Gilbert – ★★★½ (out of 4) With his squinting eyes and high-pitched voice, Gilbert Gottfried is nothing short of an iconic standup comic, known both for his fearlessly raunchy jokes and for voicing the parrot Iago in Disney’s Aladdin, but he’s always been extremely shy when it comes to revealing stuff about his personal life.  This changes with the documentary Gilbert, a film that intimately takes us into the New York apartment that he shares with his wife of ten years and their two young kids, and the result is an absolutely wonderful portrait of a multifaceted comedian who has found a way to balance his brash onstage persona with his quiet personal life.  Directed by Neil Berkeley, following up his previous festival hits Beauty is Embarrassing and Harmontown, the film provides a wildly entertaining opportunity to find out more about this unique and inimitable comic talent, who is a joy to hang out with for the duration of the film.  We get delightful anecdotes about how he is extremely thrifty and cheap, travelling by Megabus and always taking the free shampoos and soaps from hotel rooms, and are also treated to some hilarious performance footage that proves he is still very much at the top of his game.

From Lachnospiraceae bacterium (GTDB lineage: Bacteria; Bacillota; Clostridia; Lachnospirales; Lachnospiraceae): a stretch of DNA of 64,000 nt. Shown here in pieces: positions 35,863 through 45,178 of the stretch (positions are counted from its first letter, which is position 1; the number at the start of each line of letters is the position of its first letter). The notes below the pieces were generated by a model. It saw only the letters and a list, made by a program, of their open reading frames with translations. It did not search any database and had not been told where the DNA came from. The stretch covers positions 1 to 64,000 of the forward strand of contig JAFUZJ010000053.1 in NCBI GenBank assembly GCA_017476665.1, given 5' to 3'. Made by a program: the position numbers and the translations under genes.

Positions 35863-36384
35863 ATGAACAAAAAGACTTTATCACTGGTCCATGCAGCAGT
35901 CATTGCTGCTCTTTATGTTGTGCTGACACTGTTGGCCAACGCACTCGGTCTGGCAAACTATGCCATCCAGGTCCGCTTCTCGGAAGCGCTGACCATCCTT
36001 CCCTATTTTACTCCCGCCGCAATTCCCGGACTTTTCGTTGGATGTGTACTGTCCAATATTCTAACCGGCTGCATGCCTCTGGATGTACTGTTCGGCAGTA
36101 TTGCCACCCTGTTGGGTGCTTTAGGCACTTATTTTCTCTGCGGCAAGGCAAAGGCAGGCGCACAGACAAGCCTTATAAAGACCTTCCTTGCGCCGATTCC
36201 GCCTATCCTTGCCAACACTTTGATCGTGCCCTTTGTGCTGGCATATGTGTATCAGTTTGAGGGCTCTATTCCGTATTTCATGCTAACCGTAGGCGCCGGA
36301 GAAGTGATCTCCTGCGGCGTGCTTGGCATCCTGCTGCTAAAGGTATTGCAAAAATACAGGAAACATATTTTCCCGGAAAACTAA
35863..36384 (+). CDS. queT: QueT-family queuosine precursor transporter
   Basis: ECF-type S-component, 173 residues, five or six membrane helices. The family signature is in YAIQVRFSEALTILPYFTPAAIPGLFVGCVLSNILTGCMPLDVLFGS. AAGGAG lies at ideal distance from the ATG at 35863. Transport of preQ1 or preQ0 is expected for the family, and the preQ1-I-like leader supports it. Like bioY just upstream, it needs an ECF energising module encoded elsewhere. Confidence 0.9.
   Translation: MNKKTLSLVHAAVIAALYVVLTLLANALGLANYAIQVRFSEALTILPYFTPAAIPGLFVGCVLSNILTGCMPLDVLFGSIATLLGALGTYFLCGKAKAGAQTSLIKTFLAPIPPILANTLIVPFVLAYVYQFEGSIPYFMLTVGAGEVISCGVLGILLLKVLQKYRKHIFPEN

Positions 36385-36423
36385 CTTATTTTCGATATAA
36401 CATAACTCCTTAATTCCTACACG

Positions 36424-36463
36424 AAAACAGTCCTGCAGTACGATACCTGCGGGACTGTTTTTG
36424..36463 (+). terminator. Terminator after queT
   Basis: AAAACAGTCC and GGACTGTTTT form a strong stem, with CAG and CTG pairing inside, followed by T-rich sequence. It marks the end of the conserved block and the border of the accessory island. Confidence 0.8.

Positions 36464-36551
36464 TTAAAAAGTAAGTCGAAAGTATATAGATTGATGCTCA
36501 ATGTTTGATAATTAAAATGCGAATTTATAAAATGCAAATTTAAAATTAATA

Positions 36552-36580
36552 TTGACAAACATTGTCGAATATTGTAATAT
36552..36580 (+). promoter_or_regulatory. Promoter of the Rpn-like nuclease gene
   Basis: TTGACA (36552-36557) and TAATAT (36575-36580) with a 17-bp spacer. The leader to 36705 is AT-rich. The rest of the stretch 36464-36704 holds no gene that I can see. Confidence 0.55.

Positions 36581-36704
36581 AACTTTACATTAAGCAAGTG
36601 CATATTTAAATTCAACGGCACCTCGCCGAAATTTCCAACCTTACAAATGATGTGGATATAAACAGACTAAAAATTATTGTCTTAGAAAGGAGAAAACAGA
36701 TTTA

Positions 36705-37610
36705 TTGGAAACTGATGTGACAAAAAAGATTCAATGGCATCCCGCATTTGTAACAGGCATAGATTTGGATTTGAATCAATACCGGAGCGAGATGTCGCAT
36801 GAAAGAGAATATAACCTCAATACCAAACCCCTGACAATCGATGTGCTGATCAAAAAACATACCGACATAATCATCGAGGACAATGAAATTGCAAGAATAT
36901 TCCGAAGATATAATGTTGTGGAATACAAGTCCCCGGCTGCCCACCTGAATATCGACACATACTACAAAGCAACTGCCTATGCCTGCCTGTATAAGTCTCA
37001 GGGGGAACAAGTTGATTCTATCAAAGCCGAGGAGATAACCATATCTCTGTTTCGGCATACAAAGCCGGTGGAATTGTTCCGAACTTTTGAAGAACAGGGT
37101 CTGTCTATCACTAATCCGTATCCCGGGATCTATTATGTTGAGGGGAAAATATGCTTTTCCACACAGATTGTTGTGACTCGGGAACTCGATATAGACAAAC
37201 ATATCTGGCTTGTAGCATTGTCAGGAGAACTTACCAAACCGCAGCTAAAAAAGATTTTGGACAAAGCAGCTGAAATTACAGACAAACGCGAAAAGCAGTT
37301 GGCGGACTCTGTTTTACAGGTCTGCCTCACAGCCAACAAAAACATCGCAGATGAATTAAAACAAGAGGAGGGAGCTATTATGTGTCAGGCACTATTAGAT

The film touches on the controversies he has faced, including telling a “too soon” 9/11 joke in New York mere weeks after it happened at a roast for Hugh Hefner, and admirably digging himself out of the hole by going into a hilariously filthy take on The Aristocrats joke, as well as being fired from his gig voicing the Aflac duck for jokes he posted on Twitter about the Japanese tsunami.  But Gilbert also becomes surprisingly moving when exploring the relationship he has with his two sisters and their background growing up as part of a working class Jewish family in Brooklyn, with his parents never really approving of his career choice as a comedian.  When we get to a beautifully edited and emotionally devastating sequence where he performs at a fundraiser for the St. Jude’s Children’s Hospital, the film becomes about nothing less than the the importance of using comedy to break through from the other side of tragedy, even when humour seems unlikely or conventionally inappropriate.  This film made me laugh out loud many times, but it also made me tear up, and that’s the best kind of experience.